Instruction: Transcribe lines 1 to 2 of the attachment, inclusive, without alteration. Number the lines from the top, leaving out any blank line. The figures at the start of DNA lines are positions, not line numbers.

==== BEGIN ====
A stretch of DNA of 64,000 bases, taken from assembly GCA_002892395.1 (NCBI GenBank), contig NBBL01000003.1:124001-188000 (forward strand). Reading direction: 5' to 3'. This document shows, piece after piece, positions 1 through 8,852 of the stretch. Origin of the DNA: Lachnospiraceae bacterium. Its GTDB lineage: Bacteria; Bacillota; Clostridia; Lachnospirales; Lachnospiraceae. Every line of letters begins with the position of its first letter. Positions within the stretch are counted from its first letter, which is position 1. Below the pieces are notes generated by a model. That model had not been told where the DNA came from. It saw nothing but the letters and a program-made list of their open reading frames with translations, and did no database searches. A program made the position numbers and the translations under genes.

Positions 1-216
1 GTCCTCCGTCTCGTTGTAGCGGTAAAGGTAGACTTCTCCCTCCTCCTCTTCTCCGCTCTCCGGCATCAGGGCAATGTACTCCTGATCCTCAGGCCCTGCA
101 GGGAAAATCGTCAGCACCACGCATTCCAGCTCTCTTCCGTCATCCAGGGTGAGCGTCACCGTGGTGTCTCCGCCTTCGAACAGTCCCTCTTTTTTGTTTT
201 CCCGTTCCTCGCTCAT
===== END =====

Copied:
A stretch of DNA of 64,000 bases, taken from assembly GCA_002892395.1 (NCBI GenBank), contig NBBL01000003.1:124001-188000 (forward strand). Reading direction: 5' to 3'. This document shows, piece after piece, positions 1 through 8,852 of the stretch. Origin of the DNA: Lachnospiraceae bacterium. Its GTDB lineage: Bacteria; Bacillota; Clostridia; Lachnospirales; Lachnospiraceae. Every line of letters begins with the position of its first letter. Positions within the stretch are counted from its first letter, which is position 1. Below the pieces are notes generated by a model. That model had not been told where the DNA came from. It saw nothing but the letters and a program-made list of their open reading frames with translations, and did no database searches. A program made the position numbers and the translations under genes.

Positions 1-216